CCRCs / Life Plan Communities
A Centers for Medicare & Medicaid Services regulation effectively proposing new Medicaid taxes could “lead to a major financial burden” for continuing care retirement communities and residents — and even the closure of skilled nursing units within CCRCs — in 18 states.
A life plan community’s amenities, religious affiliation and geographic location may give its residents an edge on health and wellness, according to the results of the second year of the five-year Age Well Study being conducted by Mather Institute and Northwestern University. The results were released Tuesday.
Assisted living occupancy increased to 85.7% in the fourth quarter of 2019, up from a recent record low of 85.1% earlier in the year as demand outpaced new inventory growth, according to data released Thursday by the National Investment Center for Seniors Housing & Care. The rate marked the strongest occupancy in assisted living in two years.
The outlook for the not-for-profit life plan community sector remains stable for 2020, according to Fitch Ratings.
Spending on continuing care retirement communities and nursing care facility services increased 1.4% in 2018 to $168.5 billion, according to an analysis from the Office of the Actuary at the Centers for Medicare and Medicaid Services published Thursday.
Continuing care retirement communities offer peace of mind that often comes with a six- to seven-figure entrance fee. Leadership at the San Francisco Campus for Jewish Living chose a different path.
It’s time to stop describing communities using terminology that focuses primarily on healthcare and the traditional sense of what retirement meant in the past.
Fitch Ratings “mostly envisions continued operating stability” for life plan communities as a sector through the rest of the year, according to a newly released report.
More than 150 years of service to the senior living industry will be recognized when four new members are inducted into the Continuing Care Hall of Fame next month, according to event organizers.
Recent news is enough to cause any operator, developer or investor to reach for the aspirin. A look at data from the National Investment Center for Seniors Housing & Care, as well as discussions with experts from NIC and elsewhere, however, give hope.
When a medical assessment determines that a resident needs a higher level of care, the liability risks to a senior living community increase until the resident is relocated. But what if a resident doesn’t agree that a move is necessary?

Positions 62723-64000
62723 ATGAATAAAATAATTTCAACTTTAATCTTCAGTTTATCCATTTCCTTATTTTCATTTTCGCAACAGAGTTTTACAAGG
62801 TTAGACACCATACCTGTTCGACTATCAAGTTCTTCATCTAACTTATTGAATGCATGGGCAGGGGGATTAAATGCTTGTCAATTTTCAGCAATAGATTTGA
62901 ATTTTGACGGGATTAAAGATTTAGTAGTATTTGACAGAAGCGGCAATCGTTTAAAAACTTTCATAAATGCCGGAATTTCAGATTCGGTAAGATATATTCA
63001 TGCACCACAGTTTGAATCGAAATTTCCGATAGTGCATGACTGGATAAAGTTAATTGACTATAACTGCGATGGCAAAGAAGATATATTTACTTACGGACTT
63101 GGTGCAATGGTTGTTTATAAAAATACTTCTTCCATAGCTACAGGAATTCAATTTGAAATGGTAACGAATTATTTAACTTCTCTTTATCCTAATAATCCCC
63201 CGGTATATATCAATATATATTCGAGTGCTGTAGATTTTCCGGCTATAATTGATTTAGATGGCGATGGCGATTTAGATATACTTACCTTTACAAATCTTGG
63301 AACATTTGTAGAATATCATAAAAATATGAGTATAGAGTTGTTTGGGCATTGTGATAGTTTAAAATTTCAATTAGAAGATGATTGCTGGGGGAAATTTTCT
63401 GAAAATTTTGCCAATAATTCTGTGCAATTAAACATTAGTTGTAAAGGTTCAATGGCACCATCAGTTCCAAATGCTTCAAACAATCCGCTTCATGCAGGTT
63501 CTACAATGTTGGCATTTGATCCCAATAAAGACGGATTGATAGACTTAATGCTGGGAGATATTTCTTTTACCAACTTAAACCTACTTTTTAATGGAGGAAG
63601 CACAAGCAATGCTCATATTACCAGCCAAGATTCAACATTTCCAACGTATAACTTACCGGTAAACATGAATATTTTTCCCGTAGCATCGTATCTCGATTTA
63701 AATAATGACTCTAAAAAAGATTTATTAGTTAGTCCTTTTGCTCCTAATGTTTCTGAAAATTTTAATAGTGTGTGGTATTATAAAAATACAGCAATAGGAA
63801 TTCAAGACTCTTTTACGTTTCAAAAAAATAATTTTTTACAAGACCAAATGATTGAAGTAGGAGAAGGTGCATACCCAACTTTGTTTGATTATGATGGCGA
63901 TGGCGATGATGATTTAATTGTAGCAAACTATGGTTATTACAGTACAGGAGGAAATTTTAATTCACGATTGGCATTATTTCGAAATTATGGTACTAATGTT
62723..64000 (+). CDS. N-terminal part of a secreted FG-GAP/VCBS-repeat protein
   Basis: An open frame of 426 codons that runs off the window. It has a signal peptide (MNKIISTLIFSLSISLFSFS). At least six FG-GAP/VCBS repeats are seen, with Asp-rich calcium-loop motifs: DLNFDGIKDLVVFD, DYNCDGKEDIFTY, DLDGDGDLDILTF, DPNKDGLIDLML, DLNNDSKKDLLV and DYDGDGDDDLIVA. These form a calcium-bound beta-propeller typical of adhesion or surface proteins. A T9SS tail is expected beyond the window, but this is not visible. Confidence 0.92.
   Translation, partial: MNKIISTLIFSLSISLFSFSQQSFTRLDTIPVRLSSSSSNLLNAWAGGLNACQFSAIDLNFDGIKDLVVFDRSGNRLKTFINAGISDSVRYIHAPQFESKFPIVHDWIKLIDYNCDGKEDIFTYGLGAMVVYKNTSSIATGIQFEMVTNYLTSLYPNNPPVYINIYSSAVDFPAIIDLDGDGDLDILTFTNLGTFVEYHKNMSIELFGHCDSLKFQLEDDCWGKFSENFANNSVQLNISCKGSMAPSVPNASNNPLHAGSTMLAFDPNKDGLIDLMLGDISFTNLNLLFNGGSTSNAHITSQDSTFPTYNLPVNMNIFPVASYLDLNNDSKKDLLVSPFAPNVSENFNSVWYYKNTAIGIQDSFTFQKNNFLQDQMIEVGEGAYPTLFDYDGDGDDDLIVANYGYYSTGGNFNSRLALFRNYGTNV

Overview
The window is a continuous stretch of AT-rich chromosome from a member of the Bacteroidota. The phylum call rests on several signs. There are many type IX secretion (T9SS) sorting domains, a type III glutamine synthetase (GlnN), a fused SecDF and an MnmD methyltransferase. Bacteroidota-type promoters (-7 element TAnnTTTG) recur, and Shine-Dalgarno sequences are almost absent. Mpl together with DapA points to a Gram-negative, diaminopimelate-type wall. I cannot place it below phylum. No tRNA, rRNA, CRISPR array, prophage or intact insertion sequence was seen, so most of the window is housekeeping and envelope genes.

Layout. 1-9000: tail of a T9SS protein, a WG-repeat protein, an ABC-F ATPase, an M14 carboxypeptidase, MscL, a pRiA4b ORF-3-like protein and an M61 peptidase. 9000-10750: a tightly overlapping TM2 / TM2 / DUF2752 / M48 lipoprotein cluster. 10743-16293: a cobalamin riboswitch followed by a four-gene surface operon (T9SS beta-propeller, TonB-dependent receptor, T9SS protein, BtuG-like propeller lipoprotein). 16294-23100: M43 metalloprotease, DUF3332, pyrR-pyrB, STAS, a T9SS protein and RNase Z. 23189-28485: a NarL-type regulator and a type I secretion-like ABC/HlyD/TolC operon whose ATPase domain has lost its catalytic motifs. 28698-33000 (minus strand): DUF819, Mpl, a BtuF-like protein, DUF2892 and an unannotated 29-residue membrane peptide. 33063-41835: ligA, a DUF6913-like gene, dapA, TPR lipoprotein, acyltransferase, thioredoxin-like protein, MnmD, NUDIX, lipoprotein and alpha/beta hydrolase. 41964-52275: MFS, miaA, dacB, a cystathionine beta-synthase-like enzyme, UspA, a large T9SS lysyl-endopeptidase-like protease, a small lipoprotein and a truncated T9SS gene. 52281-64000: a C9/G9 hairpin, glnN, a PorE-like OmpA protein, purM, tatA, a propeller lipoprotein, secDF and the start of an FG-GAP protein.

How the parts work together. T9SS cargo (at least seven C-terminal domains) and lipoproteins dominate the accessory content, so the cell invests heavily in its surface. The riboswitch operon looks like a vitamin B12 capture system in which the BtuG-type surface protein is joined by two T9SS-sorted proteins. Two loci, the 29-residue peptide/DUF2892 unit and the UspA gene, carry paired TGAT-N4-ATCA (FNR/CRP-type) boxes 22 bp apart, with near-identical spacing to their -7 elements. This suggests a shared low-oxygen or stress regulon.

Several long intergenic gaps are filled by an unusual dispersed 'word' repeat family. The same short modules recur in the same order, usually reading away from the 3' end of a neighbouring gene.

Almost four years after LeadingAge and Mather LifeWays introduced “life plan community” as an alternative name for “continuing care retirement community,” more education may be needed for prospective residents and their adult children to understand and appreciate the terminology, according to Zion & Zion.
Dementia managers in continuing care retirement communities saw relatively healthy average salary increases of 4.19%, with pay rising from $57,553 in 2018 to $59,964 in 2019, not including bonuses, according to the “Continuing Care Retirement Community Salary & Benefits Report 201-2020,” released Thursday. The national study is published by Hospital & Healthcare Compensation Service in…
Expanding an existing campus is the most common way that continuing care retirement communities plan to grow for now, according to a new survey.
Consolidation is “one of the clear trends” among continuing care retirement communities, according to specialty bank Ziegler.
Residents of life plan communities scored higher on positive measures of several types of wellness than did older adults living in the community at large — and lower in one area — in newly released one-year data from the Mather LifeWays Institute on Aging’s Age Well Study.
Assisted living communities can breathe a sigh of relief now that Environmental Protection Agency Acting Administrator Andrew Wheeler has signed the agency’s final rule regarding the disposal of hazardous waste pharmaceuticals.
Positive views of assisted living and continuing care retirement communities continue to grow as aging preferences change, suggests new research.
The outlook for the not-for-profit continuing care retirement community sector remains stable for 2019, Fitch Ratings says.
Occupancy in various levels of care or service within continuing care retirement communities generally has been higher than occupancy in freestanding, non-CCRC communities offering those same levels of care or service, according to an analysis by the National Investment Center for Seniors Housing & Care.